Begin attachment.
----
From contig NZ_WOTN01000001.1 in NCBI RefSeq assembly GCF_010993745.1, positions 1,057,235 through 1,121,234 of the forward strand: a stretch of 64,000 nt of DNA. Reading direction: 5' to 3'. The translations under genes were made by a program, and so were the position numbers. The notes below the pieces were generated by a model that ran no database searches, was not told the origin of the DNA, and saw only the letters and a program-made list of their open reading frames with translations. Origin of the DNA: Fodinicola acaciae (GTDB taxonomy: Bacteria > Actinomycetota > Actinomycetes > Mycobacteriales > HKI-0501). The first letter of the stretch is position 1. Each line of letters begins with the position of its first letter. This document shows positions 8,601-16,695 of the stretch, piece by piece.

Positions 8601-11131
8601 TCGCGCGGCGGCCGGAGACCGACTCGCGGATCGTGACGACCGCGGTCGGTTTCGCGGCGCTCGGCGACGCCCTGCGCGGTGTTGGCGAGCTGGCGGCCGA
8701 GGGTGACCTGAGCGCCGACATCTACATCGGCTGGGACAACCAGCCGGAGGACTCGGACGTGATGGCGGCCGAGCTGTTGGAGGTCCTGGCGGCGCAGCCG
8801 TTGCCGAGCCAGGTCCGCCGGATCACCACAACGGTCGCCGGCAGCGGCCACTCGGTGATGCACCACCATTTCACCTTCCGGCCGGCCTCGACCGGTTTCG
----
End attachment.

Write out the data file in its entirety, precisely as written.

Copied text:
From contig NZ_WOTN01000001.1 in NCBI RefSeq assembly GCF_010993745.1, positions 1,057,235 through 1,121,234 of the forward strand: a stretch of 64,000 nt of DNA. Reading direction: 5' to 3'. The translations under genes were made by a program, and so were the position numbers. The notes below the pieces were generated by a model that ran no database searches, was not told the origin of the DNA, and saw only the letters and a program-made list of their open reading frames with translations. Origin of the DNA: Fodinicola acaciae (GTDB taxonomy: Bacteria > Actinomycetota > Actinomycetes > Mycobacteriales > HKI-0501). The first letter of the stretch is position 1. Each line of letters begins with the position of its first letter. This document shows positions 8,601-16,695 of the stretch, piece by piece.

Positions 8601-11131
8601 TCGCGCGGCGGCCGGAGACCGACTCGCGGATCGTGACGACCGCGGTCGGTTTCGCGGCGCTCGGCGACGCCCTGCGCGGTGTTGGCGAGCTGGCGGCCGA
8701 GGGTGACCTGAGCGCCGACATCTACATCGGCTGGGACAACCAGCCGGAGGACTCGGACGTGATGGCGGCCGAGCTGTTGGAGGTCCTGGCGGCGCAGCCG
8801 TTGCCGAGCCAGGTCCGCCGGATCACCACAACGGTCGCCGGCAGCGGCCACTCGGTGATGCACCACCATTTCACCTTCCGGCCGGCCTCGACCGGTTTCG